I started last year wanting to shoot a roll of film every month. Looking back, it was a really ambitious goal for someone who lives in leggings and t-shirts 6 out of the 7 days in a week and rarely sees anywhere besides the gym, my home office, and the aisles of my local Target store. I felt like I didn’t have much to photograph on an everyday basis. Or at least not enough to take up 36 frames of my precious 35mm film! Instead of shooting a whole roll every month, I kept my little AE-1 on the hook by our door where I keep my jackets and grabbed it on the rare occasions I did go out into the world like a normal human who does things besides buy home decor and Cheetos after working out.
I waited until almost the end of the year to send my film out for processing. This was such a wonderful gift to give myself because unlike my digital work, where I can shoot, edit, upload, in a matter of minutes, I had to practice patience. I left my film in my top dresser drawer until right after my October trip to Charleston and then had to wait for it to get to the lab and then wait for them to process it. Downloading and opening the folder of images they’d sent over was almost like opening up an old photo album from years past…the images brought back so many memories from earlier in the year and took me back to different seasons in time. Looking through the images from my year reminded me not only how many great memories we did make, even in a challenging year, but that photos are always so important because they’re the way we’re able to time travel.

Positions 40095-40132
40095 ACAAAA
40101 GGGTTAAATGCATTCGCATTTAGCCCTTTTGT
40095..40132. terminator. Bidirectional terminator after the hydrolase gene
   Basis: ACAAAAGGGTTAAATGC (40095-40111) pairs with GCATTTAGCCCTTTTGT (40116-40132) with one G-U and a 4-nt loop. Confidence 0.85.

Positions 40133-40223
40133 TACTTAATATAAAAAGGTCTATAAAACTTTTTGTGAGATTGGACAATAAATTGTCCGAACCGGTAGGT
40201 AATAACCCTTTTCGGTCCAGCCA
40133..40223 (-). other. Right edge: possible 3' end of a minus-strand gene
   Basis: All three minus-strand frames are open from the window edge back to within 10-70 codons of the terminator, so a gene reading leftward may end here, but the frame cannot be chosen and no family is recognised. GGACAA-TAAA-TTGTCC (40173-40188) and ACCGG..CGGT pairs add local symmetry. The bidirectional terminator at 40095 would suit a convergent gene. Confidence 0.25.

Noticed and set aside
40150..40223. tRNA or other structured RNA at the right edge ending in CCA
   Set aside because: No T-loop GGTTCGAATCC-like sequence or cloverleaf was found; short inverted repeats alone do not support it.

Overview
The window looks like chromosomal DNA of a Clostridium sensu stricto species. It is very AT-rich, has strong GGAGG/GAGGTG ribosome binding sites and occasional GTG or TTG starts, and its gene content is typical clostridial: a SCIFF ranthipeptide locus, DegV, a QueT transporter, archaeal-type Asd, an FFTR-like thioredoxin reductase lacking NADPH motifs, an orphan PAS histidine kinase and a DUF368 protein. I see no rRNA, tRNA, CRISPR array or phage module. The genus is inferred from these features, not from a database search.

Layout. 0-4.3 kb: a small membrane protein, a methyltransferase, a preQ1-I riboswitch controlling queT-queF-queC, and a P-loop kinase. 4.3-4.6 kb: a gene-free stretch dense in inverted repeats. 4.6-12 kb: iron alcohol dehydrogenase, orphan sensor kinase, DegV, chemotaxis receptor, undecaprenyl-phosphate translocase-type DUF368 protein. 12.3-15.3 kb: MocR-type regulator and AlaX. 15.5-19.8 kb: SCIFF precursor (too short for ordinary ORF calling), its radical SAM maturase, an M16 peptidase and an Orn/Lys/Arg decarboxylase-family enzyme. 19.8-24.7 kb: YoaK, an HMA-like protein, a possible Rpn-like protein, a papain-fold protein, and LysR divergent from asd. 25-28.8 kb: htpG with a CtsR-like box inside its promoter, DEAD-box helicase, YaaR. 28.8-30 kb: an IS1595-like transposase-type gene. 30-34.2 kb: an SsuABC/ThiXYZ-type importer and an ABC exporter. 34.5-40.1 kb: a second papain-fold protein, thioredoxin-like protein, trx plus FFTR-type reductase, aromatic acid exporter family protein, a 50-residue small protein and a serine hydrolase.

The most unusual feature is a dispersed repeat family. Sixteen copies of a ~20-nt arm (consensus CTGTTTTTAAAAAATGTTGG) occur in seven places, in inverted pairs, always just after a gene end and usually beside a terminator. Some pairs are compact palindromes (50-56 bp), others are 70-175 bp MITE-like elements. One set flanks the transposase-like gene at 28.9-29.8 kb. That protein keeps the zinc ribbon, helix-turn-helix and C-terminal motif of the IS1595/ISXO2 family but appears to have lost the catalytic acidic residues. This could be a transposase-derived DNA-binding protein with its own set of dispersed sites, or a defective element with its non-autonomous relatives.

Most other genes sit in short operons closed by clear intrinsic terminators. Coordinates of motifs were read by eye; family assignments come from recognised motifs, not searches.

Another thing I love about film photos is that since you can’t take nearly as many as you can with digital (I mean, unless you are a bajillionaire…film isn’t a cheap hobby!) is that it forces you to be much more specific about what you take photos of. I have about 3000 photos of Lucy doing the exact same things on my iPhone. Can’t do that with film, so you have to be thoughtful about what you choose to take photos of. This means fewer photos, but less can sometimes be more if you let the number of photos you DO have, speak loudly.
Here are some of the little snapshots I took with my AE-1 last year. They’re all photographed on Kodak Portra 400, my favorite film. Scanned and processed by the FIND Lab, who I highly recommend for both pros and film novices/hobbyists like myself.